Eligibility

Minimum age: 18 Years. Maximum age: N/A. Gender(s): Both.

Criteria:

Inclusion Criteria:

- Receiving warfarin therapy for at least 3 months, administered to achieve an

international normalized ratio (INR) range of 2. 0 to 3. 0

- Requiring temporary interruption of warfarin for pre-specified elective procedure or

surgery

- Presence of one of the following conditions:

1. Chronic (permanent or paroxysmal) nonvalvular atrial fibrillation, confirmed by at least one prior electrocardiography recording or pacemaker or acid citrate dextrose (ACD) interrogation 2. Chronic (permanent or paroxysmal) valvular atrial fibrillation with evidence of mitral valvular heart disease, confirmed by the same criteria as nonvalvular atrial fibrillation

- Presence of at least one of the following major stroke risk factors:

1. Older than 75 years of age 2. Hypertension 3. Diabetes mellitus 4. Congestive heart failure or left ventricular dysfunction 5. Previous ischemic stroke, systemic embolism, or transient ischemic attack (TIA) Exclusion Criteria:

- Any mechanical prosthetic heart valve

- Stroke (ischemic or hemorrhagic), systemic embolism, or TIA within the past 12 weeks

- Venous thromboembolism (deep vein thrombosis and/or pulmonary embolism) within past

12 weeks

- Major bleeding within the past 6 weeks

- Severe renal insufficiency, measured through a calculated creatinine clearance of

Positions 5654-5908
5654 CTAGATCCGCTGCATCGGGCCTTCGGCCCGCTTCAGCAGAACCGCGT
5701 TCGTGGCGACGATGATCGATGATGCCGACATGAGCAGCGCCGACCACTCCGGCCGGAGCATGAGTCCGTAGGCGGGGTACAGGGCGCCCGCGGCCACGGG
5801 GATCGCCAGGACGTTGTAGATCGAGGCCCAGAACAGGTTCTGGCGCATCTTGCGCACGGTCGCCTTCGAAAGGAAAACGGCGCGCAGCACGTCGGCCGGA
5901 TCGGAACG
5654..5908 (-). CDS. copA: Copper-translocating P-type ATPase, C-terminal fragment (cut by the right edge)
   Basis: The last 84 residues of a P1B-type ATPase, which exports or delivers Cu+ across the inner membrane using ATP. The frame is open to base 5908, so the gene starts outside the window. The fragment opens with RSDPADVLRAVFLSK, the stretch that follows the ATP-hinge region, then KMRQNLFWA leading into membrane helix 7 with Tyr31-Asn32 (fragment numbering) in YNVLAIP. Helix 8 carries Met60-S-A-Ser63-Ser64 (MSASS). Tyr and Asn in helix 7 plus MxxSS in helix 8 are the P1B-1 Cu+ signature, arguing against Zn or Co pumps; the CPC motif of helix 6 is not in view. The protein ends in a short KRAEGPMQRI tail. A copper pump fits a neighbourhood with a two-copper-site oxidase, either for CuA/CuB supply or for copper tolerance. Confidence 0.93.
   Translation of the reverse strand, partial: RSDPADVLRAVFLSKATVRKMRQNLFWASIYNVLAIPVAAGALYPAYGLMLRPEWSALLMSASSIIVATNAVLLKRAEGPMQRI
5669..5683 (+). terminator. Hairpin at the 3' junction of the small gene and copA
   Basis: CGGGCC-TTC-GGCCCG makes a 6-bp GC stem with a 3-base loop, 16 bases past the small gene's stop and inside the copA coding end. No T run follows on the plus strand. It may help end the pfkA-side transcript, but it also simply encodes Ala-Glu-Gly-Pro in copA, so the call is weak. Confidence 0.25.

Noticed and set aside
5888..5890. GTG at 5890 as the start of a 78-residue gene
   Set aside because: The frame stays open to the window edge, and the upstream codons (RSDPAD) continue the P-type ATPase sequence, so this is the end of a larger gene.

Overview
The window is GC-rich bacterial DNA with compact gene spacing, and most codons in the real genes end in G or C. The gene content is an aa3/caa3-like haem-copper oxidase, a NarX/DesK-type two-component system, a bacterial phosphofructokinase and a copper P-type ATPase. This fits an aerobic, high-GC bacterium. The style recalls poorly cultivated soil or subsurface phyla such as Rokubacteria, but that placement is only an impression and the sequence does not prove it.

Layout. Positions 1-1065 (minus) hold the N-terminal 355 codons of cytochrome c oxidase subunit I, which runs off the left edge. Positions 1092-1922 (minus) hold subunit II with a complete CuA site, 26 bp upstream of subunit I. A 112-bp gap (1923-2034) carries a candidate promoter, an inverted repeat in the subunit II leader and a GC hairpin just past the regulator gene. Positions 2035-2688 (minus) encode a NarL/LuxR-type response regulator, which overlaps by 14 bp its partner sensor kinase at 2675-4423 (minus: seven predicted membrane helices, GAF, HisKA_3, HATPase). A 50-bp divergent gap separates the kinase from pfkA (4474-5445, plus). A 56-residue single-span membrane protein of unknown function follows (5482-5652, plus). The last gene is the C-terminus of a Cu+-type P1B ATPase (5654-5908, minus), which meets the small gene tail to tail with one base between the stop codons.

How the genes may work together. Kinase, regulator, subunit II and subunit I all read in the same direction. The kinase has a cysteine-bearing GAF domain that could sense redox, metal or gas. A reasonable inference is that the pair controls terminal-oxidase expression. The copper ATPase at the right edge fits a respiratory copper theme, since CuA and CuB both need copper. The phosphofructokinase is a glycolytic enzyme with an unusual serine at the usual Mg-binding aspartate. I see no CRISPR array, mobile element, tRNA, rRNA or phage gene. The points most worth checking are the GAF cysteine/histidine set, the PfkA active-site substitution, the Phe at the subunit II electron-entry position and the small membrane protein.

less than 30 mL/min

- Thrombocytopenia

- Life expectancy less than 1 month

- Condition that impairs compliance with trial protocol, such as cognitive impairment,

an uncontrolled psychiatric condition, or geographic inaccessibility

- Pregnancy

- Allergy to heparin or history of heparin-induced thrombocytopenia

- Having one of the following surgeries or procedures during warfarin interruption:

1. Cardiac surgery, such as coronary artery bypass or heart valve replacement 2. Neurosurgery that is intracranial or intraspinal, such as tumor resection or aneurysm repair 3. High-risk non-surgical procedures, such as brain biopsy

- Other surgical or non-surgical procedure that, at the discretion of the surgeon,

precludes administration of therapeutic-dose low molecular weight heparin (LMWH) at any time in the post-procedure period

- More than one surgery planned during the trial period

- Prior participation in this trial

Locations and Contacts

Duke Clinical Research Institute, Durham, North Carolina 27715, United States
Additional Information

Starting date: July 2009
Last updated: February 27, 2015

Page last updated: August 20, 2015